Mark Foley Experiences Democrat Party, News Media Double Standard
There's little doubt that former Rep. Mark Foley is a sleazebag. But since when does the Democrat Party have a problem with sleazebags?
by Jim Kouri, CPP
While the Democrats are creating political hay out of the sex scandal involving Rep. Mark Foley (R-FL), the Democrats were not as outraged when a member of their own party had a sexual liaison with a House of Representative's page. In fact, the Democrat involved in a homosexual affair with a page actually accused the House of Representatives of invading his privacy.
In 1983, Massachusetts Democrat Rep. Gerry Studds admitted to having sexual relations with a 17-year-old male page. Studds was not just communicating with the boy, but involved in a sexual affair.
The way Studds handled his own scandal -- and the consequences he faced afterward -- were very different from what Foley has already faced. Both men were involved in disgustingly serious acts, yet both did not suffer the same fate.
Studds, who is openly gay, told his constituents that the relationship was consensual and charged that the investigation by the House Ethics Committee raised fundamental questions of privacy. In spite of the news coverage of his homosexual affair with a teenager, he won re-election the following year and served in Congress until his retirement in 1996, according to several sources.
The Studds scandal had more repercussions for congressional pages than for the congressman. The Congressional Page Program -- which has been around for more than 150 years -- was overhauled and a board was created to monitor it. A dormitory for pages was created near the Capitol.
While officially Studds was censured by the Democrat-controlled House of Representatives, Studds turned his back and ignored them. Later, at a press conference with the former page standing beside him, the two stated that what had happened between them was nobody's business but their own.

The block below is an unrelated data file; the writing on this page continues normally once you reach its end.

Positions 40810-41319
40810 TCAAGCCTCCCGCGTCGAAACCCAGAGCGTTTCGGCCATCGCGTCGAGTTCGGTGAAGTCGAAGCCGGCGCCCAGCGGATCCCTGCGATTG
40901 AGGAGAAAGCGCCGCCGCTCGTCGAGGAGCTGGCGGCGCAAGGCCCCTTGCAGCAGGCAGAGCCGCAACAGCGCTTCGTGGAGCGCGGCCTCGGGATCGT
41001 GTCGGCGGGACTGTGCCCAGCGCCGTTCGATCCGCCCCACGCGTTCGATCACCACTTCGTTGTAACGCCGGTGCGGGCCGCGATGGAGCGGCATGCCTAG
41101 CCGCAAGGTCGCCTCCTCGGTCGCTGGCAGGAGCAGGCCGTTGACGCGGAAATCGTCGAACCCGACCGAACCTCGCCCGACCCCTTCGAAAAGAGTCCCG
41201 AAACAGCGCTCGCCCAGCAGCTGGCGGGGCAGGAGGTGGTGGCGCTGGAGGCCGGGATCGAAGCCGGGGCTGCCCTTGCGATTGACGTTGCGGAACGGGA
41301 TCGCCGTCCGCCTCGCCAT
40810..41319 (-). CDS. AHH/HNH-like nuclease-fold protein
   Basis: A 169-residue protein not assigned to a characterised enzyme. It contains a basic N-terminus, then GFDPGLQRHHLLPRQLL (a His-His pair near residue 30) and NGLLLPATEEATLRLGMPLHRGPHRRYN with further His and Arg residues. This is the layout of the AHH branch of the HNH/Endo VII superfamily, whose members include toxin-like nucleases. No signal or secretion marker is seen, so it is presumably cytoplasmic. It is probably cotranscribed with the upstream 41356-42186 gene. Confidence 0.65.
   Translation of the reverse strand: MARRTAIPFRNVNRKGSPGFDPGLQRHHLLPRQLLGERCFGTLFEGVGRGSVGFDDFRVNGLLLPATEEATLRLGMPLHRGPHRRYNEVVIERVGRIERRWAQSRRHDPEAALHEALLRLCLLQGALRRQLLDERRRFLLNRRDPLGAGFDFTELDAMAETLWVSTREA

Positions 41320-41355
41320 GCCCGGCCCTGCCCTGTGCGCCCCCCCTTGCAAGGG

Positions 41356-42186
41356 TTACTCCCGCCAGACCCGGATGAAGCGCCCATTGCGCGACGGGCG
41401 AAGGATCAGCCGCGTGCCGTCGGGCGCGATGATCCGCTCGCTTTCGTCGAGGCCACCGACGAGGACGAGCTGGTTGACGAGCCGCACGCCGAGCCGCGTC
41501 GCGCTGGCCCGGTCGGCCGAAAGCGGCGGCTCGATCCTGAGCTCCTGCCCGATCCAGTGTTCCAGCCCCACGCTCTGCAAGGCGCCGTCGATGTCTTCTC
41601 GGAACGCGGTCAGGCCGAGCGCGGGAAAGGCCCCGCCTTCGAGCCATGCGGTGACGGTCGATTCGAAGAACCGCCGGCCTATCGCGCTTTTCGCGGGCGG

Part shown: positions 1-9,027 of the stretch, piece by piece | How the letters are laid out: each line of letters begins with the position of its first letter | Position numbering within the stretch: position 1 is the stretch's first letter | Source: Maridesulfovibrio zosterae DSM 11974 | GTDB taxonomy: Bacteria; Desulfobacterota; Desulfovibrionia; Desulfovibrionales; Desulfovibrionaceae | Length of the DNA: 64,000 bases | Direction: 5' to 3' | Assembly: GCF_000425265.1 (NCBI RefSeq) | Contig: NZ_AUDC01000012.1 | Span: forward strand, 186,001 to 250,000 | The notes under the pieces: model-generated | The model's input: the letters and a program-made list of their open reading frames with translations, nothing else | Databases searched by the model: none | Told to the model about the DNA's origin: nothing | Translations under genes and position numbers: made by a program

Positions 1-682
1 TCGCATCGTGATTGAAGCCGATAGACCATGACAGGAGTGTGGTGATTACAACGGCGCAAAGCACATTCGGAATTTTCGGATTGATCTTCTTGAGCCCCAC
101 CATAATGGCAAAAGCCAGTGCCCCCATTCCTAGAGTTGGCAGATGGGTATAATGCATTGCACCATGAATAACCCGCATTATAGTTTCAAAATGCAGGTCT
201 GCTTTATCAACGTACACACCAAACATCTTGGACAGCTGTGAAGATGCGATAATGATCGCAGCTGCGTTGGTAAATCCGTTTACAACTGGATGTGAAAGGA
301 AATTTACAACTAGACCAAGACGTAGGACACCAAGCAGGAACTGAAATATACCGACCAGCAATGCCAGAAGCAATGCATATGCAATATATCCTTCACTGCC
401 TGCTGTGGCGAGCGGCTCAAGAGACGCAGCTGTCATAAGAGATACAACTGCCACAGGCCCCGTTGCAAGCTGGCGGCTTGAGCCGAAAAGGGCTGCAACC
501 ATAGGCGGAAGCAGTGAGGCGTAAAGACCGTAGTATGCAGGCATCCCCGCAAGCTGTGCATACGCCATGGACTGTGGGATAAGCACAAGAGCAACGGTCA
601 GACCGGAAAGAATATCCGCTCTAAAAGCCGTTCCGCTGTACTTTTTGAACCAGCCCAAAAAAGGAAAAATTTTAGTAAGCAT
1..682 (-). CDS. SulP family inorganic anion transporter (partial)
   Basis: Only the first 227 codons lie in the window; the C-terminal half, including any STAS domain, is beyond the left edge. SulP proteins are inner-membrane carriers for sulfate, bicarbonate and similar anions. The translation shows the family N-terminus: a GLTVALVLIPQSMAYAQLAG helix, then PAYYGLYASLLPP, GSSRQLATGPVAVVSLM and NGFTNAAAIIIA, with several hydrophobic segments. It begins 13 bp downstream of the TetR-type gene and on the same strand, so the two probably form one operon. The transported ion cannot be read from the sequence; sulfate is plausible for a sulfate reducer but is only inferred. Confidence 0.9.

During this same period a Republican congressman, Dan Crane, was also accused of having a sexual affair with a 16-year old page. However, after Crane was censured by the House, he lost his congressional seat.
During the Studds controversy, the Republican minority in the House fell silent and there were no demands for an FBI criminal investigation or special hearings in congress.
Pages are high school juniors at least 16 years old and are sponsored by a member of the House or Senate for either one or two semesters, or for the summer. They serve as messengers, passing notes and delivering documents. They wear uniforms and attend a special "page school" during the school year. It is a paid position.
In contrast to the Democrat, Foley resigned as a result of the breaking news story. While there are no accusations that Foley had sex with congressional pages, the FBI is investigating Foley to ascertain if any federal laws were broken. The Democrats are also demanding hearings into the alleged homosexual online relationship between Foley and the page.
Studds went through the entire scandal unscathed until his voluntary retirement in 1996.
In fact, Studds and his longtime partner, Dean Hara, who had been together since 1991, applied for one of the first gay-marriage licenses and were married in Boston in 2005, one week after same-sex marriages became legal in Massachusetts.
House Speaker Dennis Hastert said that he had asked Rep. John Shimkus (R-IL)., the current head of the Page Board, to look into the issue and make sure that all the pages were "safe." Asked for his general reaction to Foley's resignation and the allegations surrounding him, Hastert said simply: "None of us are very happy about it."
Jim Kouri, CPP is currently fifth vice-president of the National Association of Chiefs of Police. He's former chief at a New York City housing project in Washington Heights nicknamed "Crack City" by reporters covering the drug war in the 1980s. In addition, he served as director of public safety at a New Jersey university and director of security for a number of organizations. He's also served on the National Drug Task Force and trained police and security officers throughout the country. He writes for many police and crime magazines including Chief of Police, Police Times, The Narc Officer, Campus Law Enforcement Journal, and others. He's appeared as on-air commentator for over 100 TV and radio news and talk shows including Oprah, McLaughlin Report, CNN Headline News, MTV, Fox News, etc. His book Assume The Position is available at Amazon.Com, Booksamillion.com, and can be ordered at local bookstores. Kouri holds a bachelor of science in criminal justice and master of arts in public administration and he's a board certified protection professional.